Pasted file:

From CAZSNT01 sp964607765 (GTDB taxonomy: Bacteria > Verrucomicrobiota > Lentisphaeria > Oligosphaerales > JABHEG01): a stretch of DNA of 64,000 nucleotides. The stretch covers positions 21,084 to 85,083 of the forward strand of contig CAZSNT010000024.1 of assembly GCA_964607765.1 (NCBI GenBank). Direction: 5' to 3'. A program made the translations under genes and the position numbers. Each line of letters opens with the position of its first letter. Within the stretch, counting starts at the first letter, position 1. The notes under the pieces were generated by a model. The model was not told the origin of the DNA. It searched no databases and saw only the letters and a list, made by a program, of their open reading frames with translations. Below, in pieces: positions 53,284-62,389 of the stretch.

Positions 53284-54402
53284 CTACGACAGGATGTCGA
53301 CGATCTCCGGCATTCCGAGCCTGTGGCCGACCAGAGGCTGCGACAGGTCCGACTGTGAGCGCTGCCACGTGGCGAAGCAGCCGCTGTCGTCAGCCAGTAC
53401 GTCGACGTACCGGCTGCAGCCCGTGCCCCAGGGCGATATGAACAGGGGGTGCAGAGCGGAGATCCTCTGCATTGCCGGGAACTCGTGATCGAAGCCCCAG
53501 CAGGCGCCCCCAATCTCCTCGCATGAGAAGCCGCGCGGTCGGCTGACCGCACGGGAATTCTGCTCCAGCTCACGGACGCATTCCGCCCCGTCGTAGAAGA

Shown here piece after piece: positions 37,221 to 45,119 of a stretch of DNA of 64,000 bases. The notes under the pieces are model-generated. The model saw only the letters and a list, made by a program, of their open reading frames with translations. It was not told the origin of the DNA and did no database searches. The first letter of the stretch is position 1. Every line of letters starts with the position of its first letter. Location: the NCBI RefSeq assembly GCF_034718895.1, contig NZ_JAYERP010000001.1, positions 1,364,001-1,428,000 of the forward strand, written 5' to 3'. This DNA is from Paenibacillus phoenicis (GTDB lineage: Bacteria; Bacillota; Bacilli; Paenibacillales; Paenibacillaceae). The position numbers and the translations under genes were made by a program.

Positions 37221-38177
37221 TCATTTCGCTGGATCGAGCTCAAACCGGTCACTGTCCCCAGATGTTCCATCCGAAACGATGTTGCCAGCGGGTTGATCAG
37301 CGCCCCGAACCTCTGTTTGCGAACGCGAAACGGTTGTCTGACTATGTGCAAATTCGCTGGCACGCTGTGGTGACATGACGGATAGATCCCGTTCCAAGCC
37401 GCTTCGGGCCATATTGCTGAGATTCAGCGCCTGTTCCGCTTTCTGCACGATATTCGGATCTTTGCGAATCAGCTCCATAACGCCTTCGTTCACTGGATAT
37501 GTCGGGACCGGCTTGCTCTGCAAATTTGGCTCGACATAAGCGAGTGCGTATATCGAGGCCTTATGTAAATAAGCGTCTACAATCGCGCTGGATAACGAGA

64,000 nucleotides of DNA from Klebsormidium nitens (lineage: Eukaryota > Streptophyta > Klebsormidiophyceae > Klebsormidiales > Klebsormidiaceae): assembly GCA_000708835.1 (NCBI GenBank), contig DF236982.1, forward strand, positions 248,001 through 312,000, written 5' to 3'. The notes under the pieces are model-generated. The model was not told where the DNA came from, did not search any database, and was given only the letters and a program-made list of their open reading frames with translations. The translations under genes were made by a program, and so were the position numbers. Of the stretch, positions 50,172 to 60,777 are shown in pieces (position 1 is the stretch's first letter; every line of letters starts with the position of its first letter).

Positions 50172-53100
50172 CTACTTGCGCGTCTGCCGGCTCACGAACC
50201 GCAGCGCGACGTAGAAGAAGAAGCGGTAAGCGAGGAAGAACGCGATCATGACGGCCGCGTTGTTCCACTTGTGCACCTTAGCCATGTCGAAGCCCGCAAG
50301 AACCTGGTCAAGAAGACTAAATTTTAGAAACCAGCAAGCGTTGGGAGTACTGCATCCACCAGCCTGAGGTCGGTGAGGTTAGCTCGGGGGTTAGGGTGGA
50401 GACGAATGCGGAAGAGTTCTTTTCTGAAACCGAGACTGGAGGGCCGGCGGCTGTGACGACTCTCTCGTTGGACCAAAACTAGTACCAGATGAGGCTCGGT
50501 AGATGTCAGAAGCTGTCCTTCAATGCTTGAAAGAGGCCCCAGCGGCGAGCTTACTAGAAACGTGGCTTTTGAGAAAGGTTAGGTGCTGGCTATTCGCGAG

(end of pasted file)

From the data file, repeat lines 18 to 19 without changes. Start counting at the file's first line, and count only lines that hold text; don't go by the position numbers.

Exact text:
50401 GACGAATGCGGAAGAGTTCTTTTCTGAAACCGAGACTGGAGGGCCGGCGGCTGTGACGACTCTCTCGTTGGACCAAAACTAGTACCAGATGAGGCTCGGT
50501 AGATGTCAGAAGCTGTCCTTCAATGCTTGAAAGAGGCCCCAGCGGCGAGCTTACTAGAAACGTGGCTTTTGAGAAAGGTTAGGTGCTGGCTATTCGCGAG